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With a chilling hint of the not-so-distant future, researchers at the Usenix Security conference have demonstrated a zero-day vulnerabilityin your brain. Using a commercial off-the-shelf brain-computer interface, the researchers have shown that it’s possible to hack your brain, forcing you to reveal information that you’d rather keep secret. As we’ve covered in the past, a brain-computer interface is a two-part device: There’s the hardware — which is usually a headset (an EEG; an electroencephalograph) with sensors that rest on your scalp — and software, which processes your brain activity and tries to work out what you’re trying to do (turn left, double click, open box, etc.) BCIs are generally used in a medical setting with very expensive equipment, but in the last few years cheaper, commercial offerings have emerged. For $200-300, you can buy an Emotiv (pictured above) or Neurosky BCI, go through a short training process, and begin mind controlling your computer. Both of these com…

How to Dual Boot Windows 8 and Windows 7

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Want to test the wild new waters of Windows 8 but don't want to lose your current Windows setup? You can do this with the Windows 8 installer, which can create a multi-boot setup. I've been running one of my test PCs at PCMag this way for several months, and the clear new-style (we can't use the term Metroanymore) multiboot menu dutifully appears whenever I restart the system. Setting up such a system isn't hard at all, as long as you prepare for this kind of installation. One note off the bat though: The multi-boot setup only works with Windows 7 and Vista: You can't set up a multi-boot system with Windows XP, let alone Ubuntu. There are any number of third-party multi-boot tools, such as the excellent EasyBCD, which may work with those, but we'll stick to the built-in way of creating multi-boot with Windows 8. STEP 1: BACK UP!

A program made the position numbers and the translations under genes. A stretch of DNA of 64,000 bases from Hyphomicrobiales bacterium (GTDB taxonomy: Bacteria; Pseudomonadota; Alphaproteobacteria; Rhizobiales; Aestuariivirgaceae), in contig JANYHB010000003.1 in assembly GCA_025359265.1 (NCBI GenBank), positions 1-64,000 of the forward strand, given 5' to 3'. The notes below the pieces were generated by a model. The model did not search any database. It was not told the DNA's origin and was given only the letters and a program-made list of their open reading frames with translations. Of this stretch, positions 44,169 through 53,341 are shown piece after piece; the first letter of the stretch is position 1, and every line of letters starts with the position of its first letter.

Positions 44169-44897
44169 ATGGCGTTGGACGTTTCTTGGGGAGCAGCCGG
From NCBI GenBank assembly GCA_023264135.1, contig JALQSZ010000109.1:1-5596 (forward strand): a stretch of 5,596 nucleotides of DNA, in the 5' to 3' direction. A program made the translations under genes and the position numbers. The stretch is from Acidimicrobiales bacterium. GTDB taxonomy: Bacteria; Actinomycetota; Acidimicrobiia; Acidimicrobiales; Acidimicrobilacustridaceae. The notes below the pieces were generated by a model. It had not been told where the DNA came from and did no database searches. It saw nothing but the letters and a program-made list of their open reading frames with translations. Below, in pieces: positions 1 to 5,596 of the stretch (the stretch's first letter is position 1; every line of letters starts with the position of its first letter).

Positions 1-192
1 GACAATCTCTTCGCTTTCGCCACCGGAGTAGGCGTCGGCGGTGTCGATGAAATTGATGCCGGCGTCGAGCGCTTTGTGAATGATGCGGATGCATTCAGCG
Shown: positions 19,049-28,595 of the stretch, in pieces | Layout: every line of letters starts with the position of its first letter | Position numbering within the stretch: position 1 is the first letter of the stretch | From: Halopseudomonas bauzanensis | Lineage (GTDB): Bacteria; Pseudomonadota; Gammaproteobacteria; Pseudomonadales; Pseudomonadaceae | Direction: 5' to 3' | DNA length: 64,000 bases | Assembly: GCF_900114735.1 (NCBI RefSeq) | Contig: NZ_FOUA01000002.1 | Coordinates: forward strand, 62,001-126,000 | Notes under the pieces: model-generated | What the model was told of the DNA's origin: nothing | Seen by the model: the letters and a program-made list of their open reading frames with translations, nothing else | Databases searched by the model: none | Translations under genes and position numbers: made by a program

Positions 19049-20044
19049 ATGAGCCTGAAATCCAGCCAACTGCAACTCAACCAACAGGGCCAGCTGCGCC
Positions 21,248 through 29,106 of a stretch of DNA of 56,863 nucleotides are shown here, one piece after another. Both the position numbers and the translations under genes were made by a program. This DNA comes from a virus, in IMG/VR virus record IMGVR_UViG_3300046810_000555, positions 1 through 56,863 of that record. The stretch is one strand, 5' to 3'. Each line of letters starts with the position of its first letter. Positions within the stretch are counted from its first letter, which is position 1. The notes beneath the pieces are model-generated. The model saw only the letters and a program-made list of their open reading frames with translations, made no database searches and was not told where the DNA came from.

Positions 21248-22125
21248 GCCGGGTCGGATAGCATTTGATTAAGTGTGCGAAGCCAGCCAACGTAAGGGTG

Before you attempt this, however, you should back up your existing Windows PC. You never know what will happen when installing a pre-re…

Discussion: New virus hacking bank accounts

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A new computer virus, dubbed Gauss, has been discovered in the Middle East. Researchers say can it steal banking credentials and hijack login information for social networking sites, email and instant messaging accounts.

Cyber security firm Kaspersky Lab said Gauss is the work of the same "factory" or "factories" that built the Stuxnet worm, which attacked Iran's nuclear program. Here are some key facts about Gauss, according to Kaspersky Lab.

What is its purpose? Gauss is a surveillance tool. It steals credentials for hacking online banking systems, social networking sites and email accounts; it also gathers information about infected PCs, including web browsing history, system passwords and the contents of disk drives.

Can it do anything else? There is a mysterious module, known as Godel, that copies malicious code onto USB drives when they are plugged into infected PCs. Godel's purpose is unknown because some of its code is compressed and scrambled using a …

Virus that can steal banking credentials

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A new computer virus, dubbed Gauss, has been discovered in the Middle East. Researchers say can it steal banking credentials and hijack login information for social networking sites, email and instant messaging accounts.